How Thankful Are Americans for Their Blessings?
And what does religion have to do with that?
First and foremost, happy Thanksgiving to all. It’s probably my favorite holiday. It’s low key, the weather usually isn’t too terrible, and it doesn’t require all the preparation and work that goes into Christmas. Sitting around, eating too much, and watching some football is not a bad way to spend a day.
I also think it’s a pretty spiritual holiday, honestly. I am not a theologian, but I have found that my life seems to be better when I focus on trying to be thankful for all that I have. It’s not easy sometimes, but Thanksgiving is a time when I try my best to focus on the good things that have happened to me and my family in the prior twelve months.
I publish a paid post on Thursday and Thanksgiving is Thursday, so this is what you get - some graphs to be thankful for.
I found an interesting dataset posted on the the Association of Religion Data Archives that asked specifically about the concept of thankfulness and wanted to just give a couple of graphs about that. It’s called the National Religion and Spirituality Survey and was fielded in 2020 by the National Opinion Research Center on behalf of the Fetzer Institute and Hattaway Communications.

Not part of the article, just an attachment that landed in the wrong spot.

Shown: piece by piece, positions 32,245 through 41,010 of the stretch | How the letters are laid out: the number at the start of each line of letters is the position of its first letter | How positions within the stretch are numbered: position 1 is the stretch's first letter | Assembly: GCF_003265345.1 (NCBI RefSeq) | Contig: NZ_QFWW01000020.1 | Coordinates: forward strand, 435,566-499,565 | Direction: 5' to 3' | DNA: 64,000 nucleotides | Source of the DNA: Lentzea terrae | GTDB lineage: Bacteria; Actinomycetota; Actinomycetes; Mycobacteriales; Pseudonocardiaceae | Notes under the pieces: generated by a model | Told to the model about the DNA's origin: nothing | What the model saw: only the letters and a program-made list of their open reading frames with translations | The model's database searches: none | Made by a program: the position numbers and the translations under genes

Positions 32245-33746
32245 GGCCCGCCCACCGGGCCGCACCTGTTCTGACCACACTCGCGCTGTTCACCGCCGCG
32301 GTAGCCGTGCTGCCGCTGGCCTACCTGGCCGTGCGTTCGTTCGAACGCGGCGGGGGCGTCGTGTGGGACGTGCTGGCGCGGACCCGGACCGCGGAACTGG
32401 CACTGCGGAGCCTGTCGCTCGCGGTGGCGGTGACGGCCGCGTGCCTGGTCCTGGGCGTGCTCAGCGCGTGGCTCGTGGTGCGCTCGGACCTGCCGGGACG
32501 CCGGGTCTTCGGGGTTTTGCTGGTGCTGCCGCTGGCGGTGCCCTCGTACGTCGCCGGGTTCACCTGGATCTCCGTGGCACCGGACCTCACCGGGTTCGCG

Let’s look at the broad question, which is simply, “How often do you feel thankful for your blessings?”
In total, about sixty percent of folks say that they experience thankfulness at least once a day, with 28% reporting a feeling of gratitude multiple times a day. Three quarters of all respondents say that they feel thankful at least most days. In the sample, ten percent of people report never feeling thankful for their blessings and six percent saying that they only feel thankful once in a while.
So, thankfulness is something that most people experience on a regular basis and very few Americans indicate that feeling thankful for blessings is something that they never experience. But, that’s just the top level statistic - how about we dig below the surface to see what factors lead some folks experiencing thankfulness more or less.
Let’s take a look at that same question, but look at it through the lens of age. I created a dichotomous variable for those who said that they experienced a feeling of thankfulness at least once per day and then calculated that percentage by age.
That’s a pretty unmistakable trend line - older folks are much more likely to experience feelings of thankfulness compared to younger Americans. Among those who are at least 70 years old, the share reporting thankfulness is north of 75%. Among forty-year olds, daily thankfulness only occurs for about 57% of them. Among thirty-year olds, it’s a 50/50 thing and for the youngest folks in the sample, it drops to about 40%.
Here’s what is probably driving a lot of that sloped line, though. It’s not age. It’s religion. The question specifically says, “thankful for your blessings.” I am pretty sure that the word “blessings” has religious connotations and that is driving the younger folks (who tend to be less religious) from saying that they feel thankful on a regular basis.